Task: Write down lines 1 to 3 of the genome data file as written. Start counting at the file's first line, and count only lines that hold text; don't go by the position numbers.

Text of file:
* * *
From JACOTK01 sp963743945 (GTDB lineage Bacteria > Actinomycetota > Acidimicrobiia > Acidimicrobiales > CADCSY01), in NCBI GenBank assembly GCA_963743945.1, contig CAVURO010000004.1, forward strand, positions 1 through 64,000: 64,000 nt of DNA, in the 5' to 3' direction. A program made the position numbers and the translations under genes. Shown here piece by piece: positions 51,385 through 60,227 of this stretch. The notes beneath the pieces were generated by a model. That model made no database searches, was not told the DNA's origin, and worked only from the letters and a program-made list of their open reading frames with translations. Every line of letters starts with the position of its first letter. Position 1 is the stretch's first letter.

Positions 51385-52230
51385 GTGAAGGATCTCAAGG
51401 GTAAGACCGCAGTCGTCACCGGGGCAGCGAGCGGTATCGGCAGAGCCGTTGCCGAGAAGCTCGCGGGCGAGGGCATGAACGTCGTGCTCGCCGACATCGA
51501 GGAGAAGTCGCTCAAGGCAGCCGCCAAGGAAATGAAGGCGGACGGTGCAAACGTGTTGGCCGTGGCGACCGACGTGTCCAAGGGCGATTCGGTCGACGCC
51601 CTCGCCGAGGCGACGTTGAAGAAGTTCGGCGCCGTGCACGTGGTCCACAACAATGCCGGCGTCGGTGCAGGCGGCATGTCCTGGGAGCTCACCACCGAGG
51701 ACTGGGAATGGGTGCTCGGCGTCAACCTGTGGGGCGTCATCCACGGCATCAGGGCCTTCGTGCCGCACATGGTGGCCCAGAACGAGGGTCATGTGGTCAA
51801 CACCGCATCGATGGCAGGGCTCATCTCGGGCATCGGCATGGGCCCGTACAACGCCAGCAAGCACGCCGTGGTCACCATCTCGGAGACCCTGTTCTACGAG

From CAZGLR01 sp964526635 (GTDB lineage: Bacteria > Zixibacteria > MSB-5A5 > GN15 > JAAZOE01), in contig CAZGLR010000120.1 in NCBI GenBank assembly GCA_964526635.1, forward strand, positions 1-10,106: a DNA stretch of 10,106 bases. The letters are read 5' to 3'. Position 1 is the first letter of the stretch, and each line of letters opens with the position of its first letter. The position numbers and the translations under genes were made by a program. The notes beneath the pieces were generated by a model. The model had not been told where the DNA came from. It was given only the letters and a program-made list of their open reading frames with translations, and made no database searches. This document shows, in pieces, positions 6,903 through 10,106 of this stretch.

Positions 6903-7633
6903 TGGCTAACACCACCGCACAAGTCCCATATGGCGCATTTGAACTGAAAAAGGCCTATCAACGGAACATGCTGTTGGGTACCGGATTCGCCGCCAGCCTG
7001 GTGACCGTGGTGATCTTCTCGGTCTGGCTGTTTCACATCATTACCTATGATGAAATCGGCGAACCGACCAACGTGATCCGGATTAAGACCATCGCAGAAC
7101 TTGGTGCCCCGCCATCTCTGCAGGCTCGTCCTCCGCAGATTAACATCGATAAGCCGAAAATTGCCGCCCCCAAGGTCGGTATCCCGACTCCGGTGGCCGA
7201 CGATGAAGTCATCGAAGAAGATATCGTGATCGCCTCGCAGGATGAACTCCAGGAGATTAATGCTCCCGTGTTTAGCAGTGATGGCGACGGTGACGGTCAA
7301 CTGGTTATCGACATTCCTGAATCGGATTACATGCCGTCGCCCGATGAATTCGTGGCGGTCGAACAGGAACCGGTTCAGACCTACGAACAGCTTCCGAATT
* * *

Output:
From JACOTK01 sp963743945 (GTDB lineage Bacteria > Actinomycetota > Acidimicrobiia > Acidimicrobiales > CADCSY01), in NCBI GenBank assembly GCA_963743945.1, contig CAVURO010000004.1, forward strand, positions 1 through 64,000: 64,000 nt of DNA, in the 5' to 3' direction. A program made the position numbers and the translations under genes. Shown here piece by piece: positions 51,385 through 60,227 of this stretch. The notes beneath the pieces were generated by a model. That model made no database searches, was not told the DNA's origin, and worked only from the letters and a program-made list of their open reading frames with translations. Every line of letters starts with the position of its first letter. Position 1 is the stretch's first letter.

Positions 51385-52230
51385 GTGAAGGATCTCAAGG